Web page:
It’s too bad this isn’t my old club’s time control of 30/90, G/30 because then we would be talking about what I did right or wrong in the second time-control instead of the first one (30 moves). It’s a pity, but I have to learn to adapt.

    The funny thing is that Crafty first showed me to try and get in an eventual Rc5 to hit the d-pawn, but I left it on in some position for a long time, inadvertently, and it came up with what I played, h4 and h5. hehe.

  3. You know, you will never convince me that 10 minutes is nearly enough to finish the game from that 25. Qg3 position, you were doomed without even considering any variations at all. You are playing blitz with 1900+ rated player having 1 hour left, what can be the result? You should have at least half an hour more at that moment.

  4. That’s what I was just thinking to myself. I can’t blitz with these strong players, I have to save the 30 minutes myself for beyond move 30. So much of their strength is going to come from blitzing in complications.

  5. I believe all those who were addicted to chess already have. I Just watched BDK’s eight part video on Youtube where he reviews 100 books, and is tossing most of them out apparently, but it’s over two years old already. The L.E.P. Mascot also did a video book review.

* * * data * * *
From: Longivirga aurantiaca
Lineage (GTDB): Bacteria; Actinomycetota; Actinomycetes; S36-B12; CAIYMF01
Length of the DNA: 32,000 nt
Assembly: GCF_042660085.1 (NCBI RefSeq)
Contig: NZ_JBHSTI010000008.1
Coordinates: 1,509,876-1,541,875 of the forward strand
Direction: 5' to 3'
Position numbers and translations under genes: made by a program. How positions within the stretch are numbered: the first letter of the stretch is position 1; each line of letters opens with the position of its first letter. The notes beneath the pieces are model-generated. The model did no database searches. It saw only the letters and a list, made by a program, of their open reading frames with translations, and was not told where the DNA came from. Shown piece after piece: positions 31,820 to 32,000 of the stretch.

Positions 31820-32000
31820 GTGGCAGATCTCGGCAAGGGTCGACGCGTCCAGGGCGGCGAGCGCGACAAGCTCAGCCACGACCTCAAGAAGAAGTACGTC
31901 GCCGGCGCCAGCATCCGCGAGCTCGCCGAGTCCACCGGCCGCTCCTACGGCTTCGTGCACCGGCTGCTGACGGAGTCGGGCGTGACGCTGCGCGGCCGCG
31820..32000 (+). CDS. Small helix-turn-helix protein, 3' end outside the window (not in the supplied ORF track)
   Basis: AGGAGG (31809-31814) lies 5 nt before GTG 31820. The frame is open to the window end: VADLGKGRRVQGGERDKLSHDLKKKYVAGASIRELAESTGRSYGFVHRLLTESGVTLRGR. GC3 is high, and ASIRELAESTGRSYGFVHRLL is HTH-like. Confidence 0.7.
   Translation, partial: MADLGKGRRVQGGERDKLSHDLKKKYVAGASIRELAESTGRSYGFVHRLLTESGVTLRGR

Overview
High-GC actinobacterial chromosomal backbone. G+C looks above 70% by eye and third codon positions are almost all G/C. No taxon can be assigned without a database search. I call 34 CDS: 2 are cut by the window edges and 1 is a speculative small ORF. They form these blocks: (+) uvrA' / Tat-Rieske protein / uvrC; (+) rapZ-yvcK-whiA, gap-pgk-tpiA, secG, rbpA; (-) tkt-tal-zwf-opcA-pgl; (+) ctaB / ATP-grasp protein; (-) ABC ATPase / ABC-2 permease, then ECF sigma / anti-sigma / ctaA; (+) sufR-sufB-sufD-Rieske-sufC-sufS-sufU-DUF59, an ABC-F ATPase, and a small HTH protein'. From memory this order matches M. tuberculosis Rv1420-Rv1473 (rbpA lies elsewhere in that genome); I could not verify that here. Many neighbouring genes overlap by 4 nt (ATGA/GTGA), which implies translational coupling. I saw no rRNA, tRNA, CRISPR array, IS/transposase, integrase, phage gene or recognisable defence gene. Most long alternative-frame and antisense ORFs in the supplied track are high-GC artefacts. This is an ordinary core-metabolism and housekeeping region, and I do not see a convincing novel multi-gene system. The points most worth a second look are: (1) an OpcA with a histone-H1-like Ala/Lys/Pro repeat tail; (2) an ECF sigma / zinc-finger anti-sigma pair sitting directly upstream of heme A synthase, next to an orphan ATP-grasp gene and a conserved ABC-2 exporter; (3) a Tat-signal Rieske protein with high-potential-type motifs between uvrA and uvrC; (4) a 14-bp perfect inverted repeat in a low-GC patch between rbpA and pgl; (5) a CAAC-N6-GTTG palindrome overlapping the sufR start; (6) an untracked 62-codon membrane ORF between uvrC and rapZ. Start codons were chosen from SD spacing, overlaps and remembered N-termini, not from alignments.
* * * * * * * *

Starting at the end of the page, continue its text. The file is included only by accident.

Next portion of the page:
I’d like at add my cents about how to organize a book collection, but am probably two years two late to the party. Who is still reading chess books out there versus just playing? Okay, TommyG is, and I have been, but I have also paired down my chess book collection already. I’m back to looking at openings, but since I haven’t done too much of that, with the actual lines that I play, I guess it makes it seem more interesting now, but it also doesn’t take as much time as studying tactics nor middlegames.

    Openings aren’t so important to strength, but they are important to rating because the time saved OTB can directly impact a chess rating. Plus, a player stands to get into positions with greater scoring potential.

  6. Rollingpawns, there is a great game in the Caro-Kahn fantasy variation. You can search on that page for Tartakower-Weenik, if you want to see it.

    It was in my book by Minev, only reason I am keeping it, at least it is a printout of games, if barely any annotations. But I’ve found out that it does seem that any worthwhile games are also on the Chess Assistant DB that I have, including this game.

    Look at what a big margin that Tartakower won that tournament by. I guess he was “on” in 1930. hehe.

  7. RollingPawns, I like the pawn structure of Fantasy Caro-Kahn and now even C3 Sicilian. It’s not a pawn structure that people are used to so they can easily get their king in trouble making assuming moves in the opening.

    Last time I played Fantasy, I think I did something wrong with the move order. Probably should play Be3 before Nc3 because he got in that …Bb4 pin on the knight rather quickly. Then I needed to defend e4 again. But I do remember that I needlessly screwed it up somehow.

    It’s fun, isn’t it? I did something like that in blitz yesterday as well. That sort of thing is important in blitz. hehe.